Reading Fair

Click on the link below to access a copy of the Reading Fair letter.  If your child chooses to participate in the reading fair, they need to complete the bottom portion of this letter and return it to Mrs. Owens by Wednesday, November 8th. By November 10th, Mrs. Owens will give your child an informational packet that will guide them through the project process. Projects will be due Monday, November 27th, which is the week we return after Thanksgiving. All 5th grade students that participate in the Reading Fair will receive a free 100 in reading for this second marking period.

Reading Fair Letter to Parents



Below is a list of STAAR Terminology.  These are terms we have already covered or are currently studying.  Periodically, the students will be quizzed over a portion of these terms.  Please encourage your child to study these terms regularly.

STAAR Terminology List

Study this list!  You will be tested over all these terms periodically!

  • genre – a type, style, or category of literature
  • fiction – a type of literature that is a made-up story
  • nonfiction – a type of literature that is full of information and facts
  • realistic fiction – a story using made-up characters but the story could happen in real life
  • fantasy fiction – a story including elements that are impossible, such as talking animals or magical powers
  • humorous fiction – a story full of fun and excitement meant to make the reader laugh
  • historical fiction – a fictional story with real and/or made-up characters that takes place during a historical time
  • science fiction – a story that blends futuristic technology with scientific fact and fiction, such as time machines and robots
  • poetry – verse written to create a response through thought and feelings; often uses rhyme and rhythm
  • characters – the people or animals in the story
  • traits – ways of speaking and acting that show what a character is like
  • motive/motivation – a reason for doing something
  • setting – where and when the story takes place
  • plot – what happens or the events of the story
  • problem – the conflict that occurs between the characters or events in the story
  • solution/resolution – how the problem/conflict of the story is solved/resolved
  • theme – the central message or idea found throughout the story
  • mood – the feeling the author wants the reader to feel from the text
  • point of view – how the story is being told
  • 1st person – one of the main characters is telling the story using “I” or “me”
  • 3rd person – a narrator is telling the story using “he/she” or “him/her”
  • 3rd person limited – the narrator limits the reader by only allowing the reader to know the thoughts and feelings of one of the main characters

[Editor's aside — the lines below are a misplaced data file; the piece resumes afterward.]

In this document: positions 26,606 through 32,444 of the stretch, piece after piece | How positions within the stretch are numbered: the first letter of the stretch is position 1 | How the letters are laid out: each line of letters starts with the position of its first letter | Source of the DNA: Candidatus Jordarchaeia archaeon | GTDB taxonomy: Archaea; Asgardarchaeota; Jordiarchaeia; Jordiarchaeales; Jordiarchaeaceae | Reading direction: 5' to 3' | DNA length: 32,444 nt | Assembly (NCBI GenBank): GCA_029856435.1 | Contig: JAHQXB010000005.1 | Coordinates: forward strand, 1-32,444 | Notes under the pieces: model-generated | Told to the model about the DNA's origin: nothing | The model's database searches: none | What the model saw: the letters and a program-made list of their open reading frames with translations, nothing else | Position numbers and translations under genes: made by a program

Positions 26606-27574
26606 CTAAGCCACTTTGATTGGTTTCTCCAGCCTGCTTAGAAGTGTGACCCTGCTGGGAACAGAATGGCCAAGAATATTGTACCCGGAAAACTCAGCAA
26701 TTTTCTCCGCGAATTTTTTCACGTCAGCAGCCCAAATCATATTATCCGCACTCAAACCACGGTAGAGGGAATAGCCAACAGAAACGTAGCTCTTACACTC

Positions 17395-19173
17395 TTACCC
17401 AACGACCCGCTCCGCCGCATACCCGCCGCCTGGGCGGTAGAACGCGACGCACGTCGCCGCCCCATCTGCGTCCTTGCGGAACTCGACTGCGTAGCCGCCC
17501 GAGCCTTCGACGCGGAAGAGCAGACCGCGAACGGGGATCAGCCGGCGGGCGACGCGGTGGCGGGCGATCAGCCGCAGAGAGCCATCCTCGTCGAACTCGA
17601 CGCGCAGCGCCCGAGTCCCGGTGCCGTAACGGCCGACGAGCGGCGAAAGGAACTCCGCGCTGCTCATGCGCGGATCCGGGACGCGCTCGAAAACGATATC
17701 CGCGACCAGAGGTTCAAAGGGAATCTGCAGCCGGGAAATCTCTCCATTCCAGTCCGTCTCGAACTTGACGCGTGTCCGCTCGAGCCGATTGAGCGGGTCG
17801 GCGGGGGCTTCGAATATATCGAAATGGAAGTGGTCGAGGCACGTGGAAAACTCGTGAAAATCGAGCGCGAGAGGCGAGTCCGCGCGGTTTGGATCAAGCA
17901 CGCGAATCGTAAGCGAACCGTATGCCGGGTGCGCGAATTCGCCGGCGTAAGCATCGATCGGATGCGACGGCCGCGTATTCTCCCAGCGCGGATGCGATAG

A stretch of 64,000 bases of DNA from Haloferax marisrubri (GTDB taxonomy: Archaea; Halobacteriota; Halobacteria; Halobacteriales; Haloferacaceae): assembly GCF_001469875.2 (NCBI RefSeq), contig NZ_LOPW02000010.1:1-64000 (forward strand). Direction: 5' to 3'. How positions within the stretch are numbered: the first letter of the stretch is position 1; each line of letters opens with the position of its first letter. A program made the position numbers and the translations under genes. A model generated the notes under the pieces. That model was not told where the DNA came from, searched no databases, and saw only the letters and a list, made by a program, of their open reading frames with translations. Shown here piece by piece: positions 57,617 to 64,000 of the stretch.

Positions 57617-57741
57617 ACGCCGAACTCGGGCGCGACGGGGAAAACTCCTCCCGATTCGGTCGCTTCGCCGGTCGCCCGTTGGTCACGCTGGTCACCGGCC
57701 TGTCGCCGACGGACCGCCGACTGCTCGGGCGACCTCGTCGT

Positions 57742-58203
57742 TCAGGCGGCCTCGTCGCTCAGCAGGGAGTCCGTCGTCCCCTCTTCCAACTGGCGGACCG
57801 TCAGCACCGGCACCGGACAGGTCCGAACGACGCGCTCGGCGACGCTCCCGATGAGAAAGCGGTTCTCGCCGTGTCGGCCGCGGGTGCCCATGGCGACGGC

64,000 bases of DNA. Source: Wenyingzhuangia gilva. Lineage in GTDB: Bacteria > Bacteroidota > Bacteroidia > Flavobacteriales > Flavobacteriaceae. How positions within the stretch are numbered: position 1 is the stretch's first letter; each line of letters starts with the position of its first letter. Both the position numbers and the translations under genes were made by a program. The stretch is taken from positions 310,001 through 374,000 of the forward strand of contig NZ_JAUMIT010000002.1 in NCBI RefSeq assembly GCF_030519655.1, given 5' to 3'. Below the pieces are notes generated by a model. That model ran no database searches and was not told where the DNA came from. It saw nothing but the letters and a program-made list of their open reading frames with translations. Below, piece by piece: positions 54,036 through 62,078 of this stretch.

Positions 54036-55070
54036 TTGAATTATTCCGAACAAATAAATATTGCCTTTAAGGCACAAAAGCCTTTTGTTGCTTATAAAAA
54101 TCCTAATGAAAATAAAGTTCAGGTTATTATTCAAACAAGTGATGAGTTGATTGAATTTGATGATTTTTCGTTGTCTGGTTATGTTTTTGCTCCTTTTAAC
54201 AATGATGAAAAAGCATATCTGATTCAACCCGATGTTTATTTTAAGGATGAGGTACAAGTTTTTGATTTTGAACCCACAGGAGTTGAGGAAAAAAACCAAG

• 3rd person omniscient – the narrator is all-knowing and shares the thoughts and feelings of all or most of the characters
  • context clues – clues in the text that help the reader understand what a word means
  • synonym – a word that means the same or almost the same as another word
  • antonym – a word that means the opposite of another word
  • root/base word – the most basic part of a word without any affixes
  • affix – letters added to the root/base word to change its meaning
  • prefix – an affix at the beginning of a word
  • suffix – an affix at the end of a word
  • analogy – a comparison of things that have some things in common or which are different; hot is to cold as happy is to sad
  • simile – a comparison of two things that aren’t normally compared using the words “like” or “as”
  • metaphor – a direct comparison without using the words “like” or “as”
  • onomatopoeia – a word that imitates a sound
  • personification – to describe non-human things using human characteristics, feelings, abilities
  • idiom – a phrase that means something different than what it says
  • alliteration – the repetition of the same sounds or letter at the beginning of each (or most) of the words in a sentence or verse
  • imagery – the use of vivid or descriptive language to reach the reader’s senses (sight, sound, taste, touch, and smell)
  • stanza/verse – a group of line forming a unit in a poem or song
  • rhythm – the beat in a poem; such as nursery rhymes
  • meter – the rhythmic structure in poetry composed of stressed and unstressed syllables; a rhythmic pattern or beat
  • rhyme – two or more words which match in the same last sound
  • rhyme scheme – the pattern of rhyme
  • free verse – a flowing poem that does NOT have a particular pattern (meter) or does NOT rhyme
  • repetition – using a key word or phrase several times throughout a poem; used to emphasize or help the reader understand the topic better
  • symbolism – when something stands for or represents something else; such as a dove standing for peace or a heart representing love